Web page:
Implementing Microsoft Teams is a huge project, requiring detailed planning, change management and project management. In the first edition of this series, we looked at Moving to Microsoft Teams Phone. In the second article, we talked about managing the user experience while moving to Teams Phone.
In this third edition of our series, we’re introducing the importance of governance and lifecycle in Microsoft Teams.
The problem with rapid adoption of Teams
One of the most common concerns for organisations when adopting Microsoft Teams is good governance. Many organisations experience “Teams sprawl”, a condition that happens with rapid adoption of the platform. Organic uninhibited flow of information is good for collaboration, but what happens to this information once it becomes outdated or unused?
One symptom of Teams sprawl is the creation of too many teams and sites. This leads to duplications and confusion and can cause the loss of intellectual property. Guests end up having access to things they should not have, while other users might not be able to access things they need. Performance suffers as a result of the increase in unneeded teams and sites.
This is where governance comes in. Streamlining the deployment of products and technologies, such as Microsoft Teams, helps keep your organisation’s system secure and compliant. It also ensures the best return on your investment in technology. Security and compliance are hallmarks of good governance in a modern work environment.
Two ways to manage Teams provisioning
Organisations generally follow one of two pathways to empower users with self-service Teams provisioning.
Most companies choose to enable all users to create new teams and use teamwork apps to meet their diverse needs. Governance for this method requires consistent classification and policy enforcement with custom provisioning workflows to have some controls in place.
The alternative is to limit Teams provisioning to a subset of users, usually certain business unit users. Although Microsoft recommends against a limitation being implemented, this supports good governance. You will still be able to progressively expand self-service during Microsoft 365 apps onboarding and guide users to collaboration choices. If only a subset of users can create teams, you then need to create a process for users to request teams and leverage user education to ensure responsible Teams usage. Teams allows you to audit who created which group.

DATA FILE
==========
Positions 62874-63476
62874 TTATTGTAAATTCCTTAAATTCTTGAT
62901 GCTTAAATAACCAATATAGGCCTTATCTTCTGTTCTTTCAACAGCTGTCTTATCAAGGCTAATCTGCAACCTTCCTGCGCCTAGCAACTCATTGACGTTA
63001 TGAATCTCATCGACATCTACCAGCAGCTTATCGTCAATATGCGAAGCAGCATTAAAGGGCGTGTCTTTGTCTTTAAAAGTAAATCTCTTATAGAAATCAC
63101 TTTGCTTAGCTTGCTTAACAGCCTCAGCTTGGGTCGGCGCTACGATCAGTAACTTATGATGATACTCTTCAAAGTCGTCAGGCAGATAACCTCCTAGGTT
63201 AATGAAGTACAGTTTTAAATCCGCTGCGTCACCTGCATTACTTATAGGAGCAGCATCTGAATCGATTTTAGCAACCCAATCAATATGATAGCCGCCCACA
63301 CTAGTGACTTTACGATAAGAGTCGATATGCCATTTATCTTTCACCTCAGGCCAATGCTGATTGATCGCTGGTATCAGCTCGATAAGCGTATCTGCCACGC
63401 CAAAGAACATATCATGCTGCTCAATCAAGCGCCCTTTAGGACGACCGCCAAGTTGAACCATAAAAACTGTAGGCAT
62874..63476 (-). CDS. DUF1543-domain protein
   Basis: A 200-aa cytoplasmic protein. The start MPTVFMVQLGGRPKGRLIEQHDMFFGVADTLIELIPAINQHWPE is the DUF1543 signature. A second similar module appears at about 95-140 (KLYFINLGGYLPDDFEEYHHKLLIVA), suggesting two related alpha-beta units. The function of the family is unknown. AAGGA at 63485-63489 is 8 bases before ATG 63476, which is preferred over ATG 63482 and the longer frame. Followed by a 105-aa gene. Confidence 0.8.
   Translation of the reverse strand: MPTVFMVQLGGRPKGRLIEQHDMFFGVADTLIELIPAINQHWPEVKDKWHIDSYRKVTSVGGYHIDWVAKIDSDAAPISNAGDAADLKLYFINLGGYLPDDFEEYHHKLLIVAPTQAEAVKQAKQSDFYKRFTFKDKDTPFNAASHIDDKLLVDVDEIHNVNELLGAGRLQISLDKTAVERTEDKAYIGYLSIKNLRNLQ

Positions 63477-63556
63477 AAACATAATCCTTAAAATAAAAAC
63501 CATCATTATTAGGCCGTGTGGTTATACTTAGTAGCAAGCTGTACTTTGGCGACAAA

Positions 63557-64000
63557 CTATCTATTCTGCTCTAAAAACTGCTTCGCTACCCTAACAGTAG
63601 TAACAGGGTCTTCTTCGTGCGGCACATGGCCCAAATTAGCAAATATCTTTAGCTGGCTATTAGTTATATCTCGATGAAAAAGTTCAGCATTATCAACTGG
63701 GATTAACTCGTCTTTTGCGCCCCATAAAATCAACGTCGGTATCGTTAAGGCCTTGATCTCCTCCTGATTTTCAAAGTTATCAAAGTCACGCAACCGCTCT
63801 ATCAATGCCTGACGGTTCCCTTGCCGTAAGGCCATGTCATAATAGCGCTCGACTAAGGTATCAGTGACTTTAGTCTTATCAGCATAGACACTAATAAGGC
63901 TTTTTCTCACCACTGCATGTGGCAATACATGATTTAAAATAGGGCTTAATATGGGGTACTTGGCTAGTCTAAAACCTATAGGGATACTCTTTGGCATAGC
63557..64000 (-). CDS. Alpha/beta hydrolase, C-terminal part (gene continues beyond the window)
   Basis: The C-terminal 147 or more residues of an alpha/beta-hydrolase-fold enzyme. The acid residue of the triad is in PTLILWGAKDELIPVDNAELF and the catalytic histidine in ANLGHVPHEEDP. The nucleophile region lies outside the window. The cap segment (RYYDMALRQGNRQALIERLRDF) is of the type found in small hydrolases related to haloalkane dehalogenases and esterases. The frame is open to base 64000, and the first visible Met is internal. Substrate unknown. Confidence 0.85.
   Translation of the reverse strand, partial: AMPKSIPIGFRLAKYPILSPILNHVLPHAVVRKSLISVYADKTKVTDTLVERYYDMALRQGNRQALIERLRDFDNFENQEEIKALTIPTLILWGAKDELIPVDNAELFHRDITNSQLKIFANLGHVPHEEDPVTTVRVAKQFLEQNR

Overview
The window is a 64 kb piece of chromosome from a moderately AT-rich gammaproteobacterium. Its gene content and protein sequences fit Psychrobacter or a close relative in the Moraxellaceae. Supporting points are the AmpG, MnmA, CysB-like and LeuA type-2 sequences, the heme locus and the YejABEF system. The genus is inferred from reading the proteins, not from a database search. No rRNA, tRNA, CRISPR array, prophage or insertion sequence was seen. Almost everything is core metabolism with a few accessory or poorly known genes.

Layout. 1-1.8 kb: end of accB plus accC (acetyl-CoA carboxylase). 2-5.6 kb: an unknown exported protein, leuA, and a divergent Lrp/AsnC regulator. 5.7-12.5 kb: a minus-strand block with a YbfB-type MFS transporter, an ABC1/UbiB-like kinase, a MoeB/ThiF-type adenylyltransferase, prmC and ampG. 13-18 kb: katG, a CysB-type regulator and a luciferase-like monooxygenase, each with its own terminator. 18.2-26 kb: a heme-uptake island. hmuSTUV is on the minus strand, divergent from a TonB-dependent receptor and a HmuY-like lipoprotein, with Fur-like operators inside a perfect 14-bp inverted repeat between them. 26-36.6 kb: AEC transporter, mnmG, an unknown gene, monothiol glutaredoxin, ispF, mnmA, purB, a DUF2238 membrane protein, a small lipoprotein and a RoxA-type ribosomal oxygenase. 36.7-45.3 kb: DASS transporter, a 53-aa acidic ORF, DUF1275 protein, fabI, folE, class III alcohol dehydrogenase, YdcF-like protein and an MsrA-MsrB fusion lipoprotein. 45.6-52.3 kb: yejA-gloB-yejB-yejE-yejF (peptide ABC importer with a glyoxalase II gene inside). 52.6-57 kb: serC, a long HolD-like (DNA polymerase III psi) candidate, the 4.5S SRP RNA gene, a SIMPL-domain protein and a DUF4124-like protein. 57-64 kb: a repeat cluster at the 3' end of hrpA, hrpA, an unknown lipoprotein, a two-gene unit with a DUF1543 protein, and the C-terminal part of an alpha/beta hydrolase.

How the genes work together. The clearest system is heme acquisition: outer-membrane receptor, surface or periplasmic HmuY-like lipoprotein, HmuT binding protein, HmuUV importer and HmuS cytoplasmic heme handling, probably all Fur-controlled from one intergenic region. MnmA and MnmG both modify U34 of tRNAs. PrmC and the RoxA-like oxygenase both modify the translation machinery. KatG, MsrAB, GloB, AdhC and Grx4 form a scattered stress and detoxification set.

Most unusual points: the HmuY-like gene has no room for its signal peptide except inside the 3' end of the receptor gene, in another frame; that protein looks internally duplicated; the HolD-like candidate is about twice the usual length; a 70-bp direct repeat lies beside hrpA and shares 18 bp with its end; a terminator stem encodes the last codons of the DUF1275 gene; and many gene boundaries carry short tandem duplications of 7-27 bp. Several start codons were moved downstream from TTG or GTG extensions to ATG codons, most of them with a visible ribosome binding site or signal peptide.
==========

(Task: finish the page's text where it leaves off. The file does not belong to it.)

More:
Classification and policy enforcement
To apply Teams governance across the tenancy, classifications and policies are required to help enforce:
- Group naming policy, to ensure group names follow your organisation schema
- Naming of teams, to ensure group names follow your organisation schema and avoid misuse
- Classification for teams, to allow a team to have specific settings assigned that control team behaviour
- Expiration for teams, to avoid large numbers of deprecated teams and automatically archive and later remove unused teams.
The Teams lifecycle consists of three phases and can be managed by the team owner or the IT department:
The IT department can proactively start the creation of teams with templates through the Request-a-team App. This leverages a Power Apps application to surface easy-to-complete forms for the collection of information such as business justification, access scope, and ownership.
For retirement, the IT department can use the Microsoft 365 group expiration policy to automatically clean up unused teams. Because teams are backed by groups, group expiration policies automatically apply to teams as well.
How Zetta can help with planning your governance and lifecycles for Microsoft Teams
Zetta has the Microsoft Gold Competencies for Cloud Productivity, Collaboration and Content. Our team has successfully assisted Perth customers with their Teams adoption, governance and lifecycle architectures.
If you’d like to discuss the benefits of migrating to Teams Phone or explore what it might look like for your organisation, please reach out to the team at Zetta.